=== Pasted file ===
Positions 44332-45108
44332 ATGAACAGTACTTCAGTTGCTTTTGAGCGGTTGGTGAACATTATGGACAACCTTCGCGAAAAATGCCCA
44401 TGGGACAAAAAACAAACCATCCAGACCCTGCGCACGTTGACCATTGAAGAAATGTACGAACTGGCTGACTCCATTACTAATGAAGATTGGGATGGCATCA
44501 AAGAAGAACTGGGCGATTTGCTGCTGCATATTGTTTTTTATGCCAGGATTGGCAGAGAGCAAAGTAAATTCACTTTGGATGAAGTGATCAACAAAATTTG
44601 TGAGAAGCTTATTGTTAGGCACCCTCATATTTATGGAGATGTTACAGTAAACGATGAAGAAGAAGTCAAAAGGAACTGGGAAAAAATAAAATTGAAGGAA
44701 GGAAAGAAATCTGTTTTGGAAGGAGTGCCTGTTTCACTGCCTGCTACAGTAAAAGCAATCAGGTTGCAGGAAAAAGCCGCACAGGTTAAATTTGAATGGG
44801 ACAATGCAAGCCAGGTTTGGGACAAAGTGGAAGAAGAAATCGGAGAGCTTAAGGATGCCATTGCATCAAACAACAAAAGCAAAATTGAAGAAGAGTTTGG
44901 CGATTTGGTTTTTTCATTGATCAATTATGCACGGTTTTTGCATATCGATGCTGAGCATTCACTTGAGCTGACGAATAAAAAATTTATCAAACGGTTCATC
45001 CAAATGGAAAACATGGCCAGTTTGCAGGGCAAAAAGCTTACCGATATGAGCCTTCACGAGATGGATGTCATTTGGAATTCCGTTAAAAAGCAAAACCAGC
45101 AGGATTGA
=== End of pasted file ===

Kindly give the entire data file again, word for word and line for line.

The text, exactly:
Positions 44332-45108
44332 ATGAACAGTACTTCAGTTGCTTTTGAGCGGTTGGTGAACATTATGGACAACCTTCGCGAAAAATGCCCA
44401 TGGGACAAAAAACAAACCATCCAGACCCTGCGCACGTTGACCATTGAAGAAATGTACGAACTGGCTGACTCCATTACTAATGAAGATTGGGATGGCATCA
44501 AAGAAGAACTGGGCGATTTGCTGCTGCATATTGTTTTTTATGCCAGGATTGGCAGAGAGCAAAGTAAATTCACTTTGGATGAAGTGATCAACAAAATTTG
44601 TGAGAAGCTTATTGTTAGGCACCCTCATATTTATGGAGATGTTACAGTAAACGATGAAGAAGAAGTCAAAAGGAACTGGGAAAAAATAAAATTGAAGGAA
44701 GGAAAGAAATCTGTTTTGGAAGGAGTGCCTGTTTCACTGCCTGCTACAGTAAAAGCAATCAGGTTGCAGGAAAAAGCCGCACAGGTTAAATTTGAATGGG
44801 ACAATGCAAGCCAGGTTTGGGACAAAGTGGAAGAAGAAATCGGAGAGCTTAAGGATGCCATTGCATCAAACAACAAAAGCAAAATTGAAGAAGAGTTTGG
44901 CGATTTGGTTTTTTCATTGATCAATTATGCACGGTTTTTGCATATCGATGCTGAGCATTCACTTGAGCTGACGAATAAAAAATTTATCAAACGGTTCATC
45001 CAAATGGAAAACATGGCCAGTTTGCAGGGCAAAAAGCTTACCGATATGAGCCTTCACGAGATGGATGTCATTTGGAATTCCGTTAAAAAGCAAAACCAGC
45101 AGGATTGA